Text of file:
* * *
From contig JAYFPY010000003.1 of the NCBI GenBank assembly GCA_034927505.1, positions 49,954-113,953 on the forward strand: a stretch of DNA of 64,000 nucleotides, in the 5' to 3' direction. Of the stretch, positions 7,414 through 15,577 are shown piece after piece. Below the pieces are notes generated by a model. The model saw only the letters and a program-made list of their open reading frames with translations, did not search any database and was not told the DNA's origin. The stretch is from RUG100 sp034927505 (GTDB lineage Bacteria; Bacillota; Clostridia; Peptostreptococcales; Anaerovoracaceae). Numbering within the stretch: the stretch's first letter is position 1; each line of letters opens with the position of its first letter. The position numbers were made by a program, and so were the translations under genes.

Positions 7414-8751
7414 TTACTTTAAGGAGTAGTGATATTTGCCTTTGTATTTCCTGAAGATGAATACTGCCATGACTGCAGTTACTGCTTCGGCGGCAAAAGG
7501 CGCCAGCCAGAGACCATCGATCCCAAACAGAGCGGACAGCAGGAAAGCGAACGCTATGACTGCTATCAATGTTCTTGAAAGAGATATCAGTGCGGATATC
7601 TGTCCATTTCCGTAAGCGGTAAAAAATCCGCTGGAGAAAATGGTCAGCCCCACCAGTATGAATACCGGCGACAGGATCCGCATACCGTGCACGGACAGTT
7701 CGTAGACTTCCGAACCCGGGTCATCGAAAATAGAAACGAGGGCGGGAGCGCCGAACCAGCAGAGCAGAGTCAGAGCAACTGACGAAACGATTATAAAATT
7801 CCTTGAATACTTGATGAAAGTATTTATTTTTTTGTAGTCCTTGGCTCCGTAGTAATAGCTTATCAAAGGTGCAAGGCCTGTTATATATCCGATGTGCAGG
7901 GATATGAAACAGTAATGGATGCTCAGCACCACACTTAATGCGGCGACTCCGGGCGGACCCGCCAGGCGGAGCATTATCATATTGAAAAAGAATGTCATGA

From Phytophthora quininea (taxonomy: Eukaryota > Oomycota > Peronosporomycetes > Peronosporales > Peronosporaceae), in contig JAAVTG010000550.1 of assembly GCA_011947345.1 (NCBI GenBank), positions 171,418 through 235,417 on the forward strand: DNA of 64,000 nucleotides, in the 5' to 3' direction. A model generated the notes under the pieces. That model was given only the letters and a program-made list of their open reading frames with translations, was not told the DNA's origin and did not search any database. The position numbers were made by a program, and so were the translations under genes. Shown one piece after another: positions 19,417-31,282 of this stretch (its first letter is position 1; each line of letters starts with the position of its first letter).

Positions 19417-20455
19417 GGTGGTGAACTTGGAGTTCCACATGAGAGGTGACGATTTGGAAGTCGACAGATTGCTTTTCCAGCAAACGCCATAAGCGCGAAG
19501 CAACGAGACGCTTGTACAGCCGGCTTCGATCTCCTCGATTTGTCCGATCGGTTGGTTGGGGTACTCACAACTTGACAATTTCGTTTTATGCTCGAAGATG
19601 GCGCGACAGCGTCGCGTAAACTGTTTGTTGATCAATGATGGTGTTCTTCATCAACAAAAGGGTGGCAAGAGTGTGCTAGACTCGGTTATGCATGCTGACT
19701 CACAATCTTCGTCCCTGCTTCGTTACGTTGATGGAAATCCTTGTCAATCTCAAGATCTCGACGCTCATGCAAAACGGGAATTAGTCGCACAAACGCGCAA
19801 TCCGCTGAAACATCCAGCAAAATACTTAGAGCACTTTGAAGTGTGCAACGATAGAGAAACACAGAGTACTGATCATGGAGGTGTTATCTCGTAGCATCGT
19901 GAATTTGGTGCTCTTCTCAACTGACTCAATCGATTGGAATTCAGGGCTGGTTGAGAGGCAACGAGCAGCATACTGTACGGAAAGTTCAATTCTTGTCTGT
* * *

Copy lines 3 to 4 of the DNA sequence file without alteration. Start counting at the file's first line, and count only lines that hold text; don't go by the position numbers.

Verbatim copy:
7414 TTACTTTAAGGAGTAGTGATATTTGCCTTTGTATTTCCTGAAGATGAATACTGCCATGACTGCAGTTACTGCTTCGGCGGCAAAAGG
7501 CGCCAGCCAGAGACCATCGATCCCAAACAGAGCGGACAGCAGGAAAGCGAACGCTATGACTGCTATCAATGTTCTTGAAAGAGATATCAGTGCGGATATC